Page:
And what an interesting journey it proved to be. First up, Mark Durham sent me a scan (how modern!) of a Tobacco Dealer’s Licence, costing five shillings and three pence (5s 3d) dated from July 1960 and lasting for a whole year.
I asked Mark if he was now retired. Not a bit of it. He replied: “This is my parents’ store. They have been trading since 1958 I’m just carrying on the tradition. A way of life for dad, who even comes in to keep an eye on things. Many changes since they started. Whoever would have thought we’d now be selling ready-made frozen Yorkshires and bags of ice!”
Mark also sent me a picture of the old place in Northampton. The fascia said The Candy Shop and in much bigger letters underneath it said Player’s Cigarettes. Decorating the windows along with rows of big sweetie jars are signs for Olivier Tipped Cigarettes, Woodbine’s, Senior Service, Capstan, Nelson Tipped and Old Holborn.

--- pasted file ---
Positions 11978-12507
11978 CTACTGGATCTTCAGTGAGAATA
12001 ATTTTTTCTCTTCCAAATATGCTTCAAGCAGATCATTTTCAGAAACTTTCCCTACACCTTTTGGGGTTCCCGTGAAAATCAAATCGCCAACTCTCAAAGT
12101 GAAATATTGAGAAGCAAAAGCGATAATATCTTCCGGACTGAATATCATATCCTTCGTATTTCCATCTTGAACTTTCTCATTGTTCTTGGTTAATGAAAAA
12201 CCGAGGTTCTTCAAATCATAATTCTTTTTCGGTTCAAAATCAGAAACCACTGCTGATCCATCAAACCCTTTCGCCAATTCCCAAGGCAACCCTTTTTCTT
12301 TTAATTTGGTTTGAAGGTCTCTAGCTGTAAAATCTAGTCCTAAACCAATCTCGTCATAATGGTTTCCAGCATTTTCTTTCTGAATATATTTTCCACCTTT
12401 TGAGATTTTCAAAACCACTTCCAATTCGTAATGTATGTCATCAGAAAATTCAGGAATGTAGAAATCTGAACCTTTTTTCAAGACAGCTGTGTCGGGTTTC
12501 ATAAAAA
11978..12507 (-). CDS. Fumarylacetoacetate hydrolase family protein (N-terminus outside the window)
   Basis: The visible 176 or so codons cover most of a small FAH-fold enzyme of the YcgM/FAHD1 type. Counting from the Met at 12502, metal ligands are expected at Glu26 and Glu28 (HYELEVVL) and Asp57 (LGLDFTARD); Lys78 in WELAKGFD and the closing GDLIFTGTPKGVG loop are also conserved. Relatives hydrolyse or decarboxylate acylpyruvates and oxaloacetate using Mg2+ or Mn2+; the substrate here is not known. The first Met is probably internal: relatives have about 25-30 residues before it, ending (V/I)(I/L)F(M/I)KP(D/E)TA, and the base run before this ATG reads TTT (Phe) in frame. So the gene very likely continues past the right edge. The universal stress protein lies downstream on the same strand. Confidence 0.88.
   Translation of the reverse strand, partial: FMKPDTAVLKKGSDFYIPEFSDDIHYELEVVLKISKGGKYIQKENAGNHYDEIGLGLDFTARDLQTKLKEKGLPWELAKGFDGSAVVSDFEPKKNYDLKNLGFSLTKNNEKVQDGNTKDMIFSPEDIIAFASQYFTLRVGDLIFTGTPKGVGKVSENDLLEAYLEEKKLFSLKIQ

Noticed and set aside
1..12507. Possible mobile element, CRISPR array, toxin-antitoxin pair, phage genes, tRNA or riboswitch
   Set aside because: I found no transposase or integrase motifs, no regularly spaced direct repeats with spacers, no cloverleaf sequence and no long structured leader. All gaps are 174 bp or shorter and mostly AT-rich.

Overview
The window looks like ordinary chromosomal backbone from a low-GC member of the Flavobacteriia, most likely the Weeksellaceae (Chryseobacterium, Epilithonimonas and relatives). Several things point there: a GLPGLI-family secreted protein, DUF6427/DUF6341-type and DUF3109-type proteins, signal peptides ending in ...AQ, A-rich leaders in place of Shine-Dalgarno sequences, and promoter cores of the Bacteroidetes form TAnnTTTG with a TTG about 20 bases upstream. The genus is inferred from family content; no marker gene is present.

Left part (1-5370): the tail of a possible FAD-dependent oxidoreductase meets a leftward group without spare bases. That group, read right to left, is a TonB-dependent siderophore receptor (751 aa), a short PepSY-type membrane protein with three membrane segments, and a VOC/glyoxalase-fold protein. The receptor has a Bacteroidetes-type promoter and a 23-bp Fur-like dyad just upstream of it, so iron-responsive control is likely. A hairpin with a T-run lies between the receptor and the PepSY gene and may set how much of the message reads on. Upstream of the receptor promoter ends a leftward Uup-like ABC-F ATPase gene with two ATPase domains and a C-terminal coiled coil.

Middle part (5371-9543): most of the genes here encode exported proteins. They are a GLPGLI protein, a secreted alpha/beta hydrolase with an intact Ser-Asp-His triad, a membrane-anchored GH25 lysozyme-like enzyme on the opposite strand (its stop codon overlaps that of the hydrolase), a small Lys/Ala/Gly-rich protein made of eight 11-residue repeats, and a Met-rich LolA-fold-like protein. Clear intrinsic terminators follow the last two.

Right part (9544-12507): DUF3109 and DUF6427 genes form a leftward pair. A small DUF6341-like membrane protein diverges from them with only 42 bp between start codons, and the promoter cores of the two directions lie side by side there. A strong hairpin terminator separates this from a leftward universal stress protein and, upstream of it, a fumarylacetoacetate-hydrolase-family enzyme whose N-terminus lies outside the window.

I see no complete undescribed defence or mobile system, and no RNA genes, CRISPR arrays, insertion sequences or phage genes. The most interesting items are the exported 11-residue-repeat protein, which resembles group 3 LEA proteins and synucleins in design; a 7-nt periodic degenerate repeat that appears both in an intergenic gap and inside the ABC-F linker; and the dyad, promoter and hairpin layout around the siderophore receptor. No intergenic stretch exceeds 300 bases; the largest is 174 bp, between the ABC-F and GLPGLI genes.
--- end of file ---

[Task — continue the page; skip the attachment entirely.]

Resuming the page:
Interestingly, laws against tobacco advertising came in shortly after this photo was taken. All TV ads for cigarettes were banned on 1 August 1965, although ads for loose tobacco and cigars continued until 1991. Non-television ad campaigns were still allowed, but came under stricter guidelines in 1986, which prevented adverts from actually showing a person smoking. Until the mid-1990s many shops had signs prominently branding ciggies until it all became outlawed.
Mark doesn’t know when the need for a licence went up in smoke, but he points out that the situation in Scotland is somewhat different. Since April 2011 you needed to be registered to sell tobacco.